It’s ironic that a time-travel movie has been made nine years too late. When Boss Level was first pitched in 2012, combining Groundhog Day with a B-action film would have been a novel hook.
It never pays to sit on a great idea: by the time Boss Level arrived, we’ve had Groundhog Day + Sci-Fi (Edge of Tomorrow), Groundhog Day + Slasher (Happy Death Day), and Groundhog Day + Wedding Rom-Com (Palm Springs). Boss Level may have had the idea first, but it places last with its execution.
Boss Level gets off to a good start, replacing Bill Murray with the improbably-ripped Roy Pulver (Frank Grillo), who must relive the same day over and over again. This particular day begins with Roy’s apartment surrounded by assassins, and inevitably ends with his death.
The appeal of a time-loop movie is that it allows filmmakers to become cinematic DJs. Sequences can be replayed and remixed, plot points can be looped and rearranged, and characters can be reused and reinterpreted. In the right hands, this leads to propulsive movies, with constant surprises, twists, and a steady dose of montages.
However, director Joe Carnahan never finds his groove. The pacing stops and stutters, none of the revelations or callbacks land with a punch, and every time-loop gimmick featured has been done better before. This lack of finesse extends to the action beats: despite being filled with shootings and stabbings, the film rarely settles into an extended action sequence, and when it does it fails to leave an impact.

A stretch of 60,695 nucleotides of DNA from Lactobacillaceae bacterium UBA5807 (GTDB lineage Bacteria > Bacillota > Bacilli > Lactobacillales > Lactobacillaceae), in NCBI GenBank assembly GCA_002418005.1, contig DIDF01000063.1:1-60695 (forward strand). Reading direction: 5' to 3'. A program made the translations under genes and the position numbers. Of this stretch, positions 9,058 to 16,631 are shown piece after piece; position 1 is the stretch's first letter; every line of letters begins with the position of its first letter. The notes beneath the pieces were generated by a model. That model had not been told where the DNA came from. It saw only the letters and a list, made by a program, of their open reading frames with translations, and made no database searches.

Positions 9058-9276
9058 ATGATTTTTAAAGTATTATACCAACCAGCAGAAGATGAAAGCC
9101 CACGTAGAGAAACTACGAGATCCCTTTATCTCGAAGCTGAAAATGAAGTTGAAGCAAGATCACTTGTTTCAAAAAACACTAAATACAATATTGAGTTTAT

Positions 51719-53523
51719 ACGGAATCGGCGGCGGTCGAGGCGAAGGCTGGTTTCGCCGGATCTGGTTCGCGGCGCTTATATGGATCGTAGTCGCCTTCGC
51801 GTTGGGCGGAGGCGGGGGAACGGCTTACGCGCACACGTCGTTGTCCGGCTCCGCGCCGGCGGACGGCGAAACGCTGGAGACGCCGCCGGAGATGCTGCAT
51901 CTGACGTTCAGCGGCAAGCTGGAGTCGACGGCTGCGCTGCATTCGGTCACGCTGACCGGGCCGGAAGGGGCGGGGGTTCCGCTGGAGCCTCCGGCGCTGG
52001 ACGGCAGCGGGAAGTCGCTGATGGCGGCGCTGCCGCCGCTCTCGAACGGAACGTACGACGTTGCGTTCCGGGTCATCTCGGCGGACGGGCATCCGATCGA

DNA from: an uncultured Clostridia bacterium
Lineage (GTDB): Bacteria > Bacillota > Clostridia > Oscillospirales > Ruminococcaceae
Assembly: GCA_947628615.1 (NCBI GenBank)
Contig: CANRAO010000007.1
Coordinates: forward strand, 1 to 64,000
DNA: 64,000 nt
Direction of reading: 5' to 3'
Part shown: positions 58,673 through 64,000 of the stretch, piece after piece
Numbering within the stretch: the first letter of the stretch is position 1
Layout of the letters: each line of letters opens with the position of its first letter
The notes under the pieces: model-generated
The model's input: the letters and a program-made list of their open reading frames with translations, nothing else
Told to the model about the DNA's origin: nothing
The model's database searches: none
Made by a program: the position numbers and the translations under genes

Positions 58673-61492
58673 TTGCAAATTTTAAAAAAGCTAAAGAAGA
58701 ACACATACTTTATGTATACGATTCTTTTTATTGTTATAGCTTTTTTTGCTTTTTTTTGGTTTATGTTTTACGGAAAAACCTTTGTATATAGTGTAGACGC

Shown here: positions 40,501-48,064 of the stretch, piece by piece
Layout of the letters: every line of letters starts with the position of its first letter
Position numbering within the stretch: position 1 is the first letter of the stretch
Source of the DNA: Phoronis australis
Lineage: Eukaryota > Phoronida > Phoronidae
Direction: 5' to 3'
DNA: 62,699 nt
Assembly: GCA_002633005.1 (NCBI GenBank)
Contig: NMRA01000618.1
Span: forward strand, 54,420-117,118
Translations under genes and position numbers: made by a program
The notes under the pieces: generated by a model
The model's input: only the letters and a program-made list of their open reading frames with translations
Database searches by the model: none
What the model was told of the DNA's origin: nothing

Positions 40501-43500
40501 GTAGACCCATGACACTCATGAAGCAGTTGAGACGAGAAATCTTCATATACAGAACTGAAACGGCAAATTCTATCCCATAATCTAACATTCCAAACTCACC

The writers, Carnahan along with Chris and Eddie Borey, probably doomed the endeavour from the outset. The script lurches from gross-out B-movie to sincere family drama, with neither tone landing successfully. The film tries to draw humour out of rape jokes, dwarfs, and Hitler references, and then spins around for some father and son pathos. You can make a great joke out of any topic, but if you pick those three and fail to get a single laugh, you need to get off the stage before someone throws a bottle at you.
Meanwhile, the plot teeters constantly on the edge of collapse. For instance, Roy visits his scientist ex-wife Jemma (Naomi Watts) the night before falling into the time loop. Standing amongst giant machinery, she gives a series of ominous warnings, before cutting off a lock of his hair. It only takes Roy some 150 deaths (the film keeps track) before he decides that encounter might have something to do with his current predicament.
In an ordinary action flick, this type of idiocy is easily forgiven. However, time loop movies are all about manipulating cause and effect. If the plot doesn’t hold together, then there’s little interest in watching it transform across different permutations.
Grillo does his best to salvage things through sheer charisma and screen presence, while Mel Gibson does good work as a scenery chewing villain, and the surprisingly deep supporting cast acquit themselves well. However, it’s not enough to save the film: time to rewind and try again.